The following is a rewrite in English of a text I previously wrote in Japanese.
In general, a savings rate of about 20% is considered appropriate.
In May 2019, a report by the Financial Services Agency came out stating that working-age people need to have 20 million yen in savings in order to live comfortably in retirement.
Since that time, many people have been conscious of their savings.
In this article, I would like to write about my experience of saving and investing more than 90% of my take-home income in my 20s.
First of all, why did I start saving 90% of my take-home income?
Have you ever heard of a man named Shizuro Honda?
Shizuroku Honda was a university professor and asset manager, and also the designer of Hibiya Park.
One of the books he wrote is called “Confessions of My Wealth.
In the book, he recommends a savings method called the “one-fourth deduction method.
To put it simply, when you get your monthly take-home pay, you first deduct a quarter of it and put it into savings, and then live on the rest.
If there is a bonus, the entire amount is put into savings.
By this method, Shizuro Honda has been able to build a huge fortune by investing his savings as needed.
When I was a university student, I read this book called “Confessions of My Wealth” and was very impressed.
I was so impressed when I read this book, “Confessions of a Millionaire,” when I was in college.
That’s when I got the idea.
If I were to save 90% of my income, I would be able to build my assets at a very fast pace, which would bring me closer to financial freedom (semi-retirement, FIRE, dividend life).
Saving 90% of take-home income through high income and frugality
In order to save 90% of your take-home income, you need to have a high income and low expenses, of course.
First of all, when I was job hunting, I tried to find a job with the highest income possible as far as my efforts were concerned.
Some people raise their real disposable income by carefully looking into housing allowances, etc., but unfortunately I did not have that much to spare.
If I had worked harder as a student, I would have had many more options. ・・・・・・
I can’t help but think that
However, I think this is unavoidable because it depends on how much effort you put in during your college years.
Another way is to have a spouse who can earn money.
Of course, even if the income is high, marrying a strange person and losing my freedom would be the end of the world for me as I aim for financial freedom, so I want to be careful in this area.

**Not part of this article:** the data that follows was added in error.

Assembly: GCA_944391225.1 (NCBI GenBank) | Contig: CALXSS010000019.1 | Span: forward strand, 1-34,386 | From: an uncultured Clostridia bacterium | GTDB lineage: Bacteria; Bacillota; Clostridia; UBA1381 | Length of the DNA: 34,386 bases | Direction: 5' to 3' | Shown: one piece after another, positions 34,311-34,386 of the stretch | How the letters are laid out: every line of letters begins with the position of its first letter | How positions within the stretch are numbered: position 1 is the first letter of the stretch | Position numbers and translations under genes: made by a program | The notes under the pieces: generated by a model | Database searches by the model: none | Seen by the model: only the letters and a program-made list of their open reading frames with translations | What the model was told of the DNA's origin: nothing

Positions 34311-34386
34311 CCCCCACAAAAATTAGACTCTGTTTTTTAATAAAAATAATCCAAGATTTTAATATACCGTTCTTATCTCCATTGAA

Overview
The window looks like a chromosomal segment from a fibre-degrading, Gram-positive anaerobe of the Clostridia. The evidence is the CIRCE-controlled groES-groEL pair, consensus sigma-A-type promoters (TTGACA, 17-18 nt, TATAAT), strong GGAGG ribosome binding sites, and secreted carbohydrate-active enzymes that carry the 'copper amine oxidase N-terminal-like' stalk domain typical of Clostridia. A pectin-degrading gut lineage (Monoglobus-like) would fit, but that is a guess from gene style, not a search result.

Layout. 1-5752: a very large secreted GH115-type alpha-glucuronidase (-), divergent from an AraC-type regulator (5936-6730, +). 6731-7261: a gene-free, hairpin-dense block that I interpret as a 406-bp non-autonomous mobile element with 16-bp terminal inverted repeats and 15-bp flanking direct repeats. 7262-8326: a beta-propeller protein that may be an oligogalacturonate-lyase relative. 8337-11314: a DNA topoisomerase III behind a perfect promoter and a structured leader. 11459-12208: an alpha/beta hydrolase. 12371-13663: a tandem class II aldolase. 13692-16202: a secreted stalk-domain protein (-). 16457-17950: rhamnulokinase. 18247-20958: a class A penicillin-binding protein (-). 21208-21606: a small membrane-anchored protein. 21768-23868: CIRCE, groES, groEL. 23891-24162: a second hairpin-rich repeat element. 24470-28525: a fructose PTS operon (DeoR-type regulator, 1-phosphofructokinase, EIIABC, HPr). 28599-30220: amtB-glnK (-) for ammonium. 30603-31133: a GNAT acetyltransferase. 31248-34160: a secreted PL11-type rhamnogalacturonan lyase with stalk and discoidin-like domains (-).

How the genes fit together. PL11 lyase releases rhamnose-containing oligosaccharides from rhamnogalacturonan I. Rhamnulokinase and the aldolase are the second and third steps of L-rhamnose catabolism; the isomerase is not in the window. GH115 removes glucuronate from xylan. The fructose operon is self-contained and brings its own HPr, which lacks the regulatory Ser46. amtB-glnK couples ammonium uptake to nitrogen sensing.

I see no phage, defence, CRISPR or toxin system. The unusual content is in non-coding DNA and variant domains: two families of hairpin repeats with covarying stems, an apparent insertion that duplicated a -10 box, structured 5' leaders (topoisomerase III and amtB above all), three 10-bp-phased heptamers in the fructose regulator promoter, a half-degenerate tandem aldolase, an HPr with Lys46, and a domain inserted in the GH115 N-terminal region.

Then there is the second job.
Nowadays, some people seem to be making more money from their side jobs than from their main jobs.
The next important thing is to have low expenses.
I know this can be greatly reduced by living at home, reducing the rent.
A long time ago, the term “parasite single” was used, and more recently, “uncle with a child’s room” has become an internet slang term that is often mocked.
However, living at home actually leads directly to lower expenses, so I think it’s a good idea to consider it if you can.
In my case, however, I am single and live alone. I pay my rent well.
This is to prevent my private space from being eroded by the inevitable influence and interference from my parents when I live at home.
Since we are aiming for financial freedom in order to have freedom, it makes no sense if we don’t achieve this by living alone.
However, I have to live in the city center for work reasons, so the damage caused by the rent has been accumulating soberly.
I tried my best, but it was very difficult to reduce the rent.
In my case, rent accounts for the majority of my expenses. It’s hard.
Still, I succeeded in living under the minimum monthly expenditure of 100,000 yen by reducing other parts of my expenses.
Moreover, I am not living an unreasonable lifestyle, and I am not cutting back too much like a minimalist.
I think I have been able to optimize my life. I am not dissatisfied with my standard of living.
Saving 90% of your take-home income can be overwhelming.
In fact, when you save 90% of your take-home income, you feel overwhelmingly comfortable.
This may be a sense of self-affirmation that you are not spending money that you don’t need, and that you are optimizing your life, even though you could be spending it.
Of course, it is also easy to strengthen the ability to deposit money into investments.
In other words, it is possible to have a very thick cash position, and it is also possible to deposit money at once when the game is on.
On the other hand, it is easy to be calm and say, “Well, that’s okay for now,” even in situations where everyone else might be in a hurry to invest.
Perhaps I would not have felt this way if I had been living on a similar cost of living with a monthly income of only about 140,000 yen.
Margin is important for a happy life.
I feel a strong sense of satisfaction that I have been able to achieve this number after optimizing my life.
In addition, I have recently discovered that this overwhelming margin is making it easier for me to lower my living expenses, as I am rapidly losing my desire for things.
This situation also allows us to withstand unexpected expenses.
There will be times when you need to spend money for your loved ones, and you will not hesitate to do so.
I believe that this is truly a “living use of money”.
Savings rate is the most important factor for financial freedom (semi-retirement, FIRE, dividend life)
Occasionally, I see people who have achieved financial freedom through their trading skills.
Of course, it’s good to take this approach.
However, aiming for financial freedom (semi-retirement, FIRE, dividend life) by increasing your savings rate in a repeatable way, like I did, has the advantage of obtaining “stability”.
Not having to rely on the uncertainty of investment income is a big one.
After all, for young people such as those in their 20s, increasing their savings rate is the most important thing.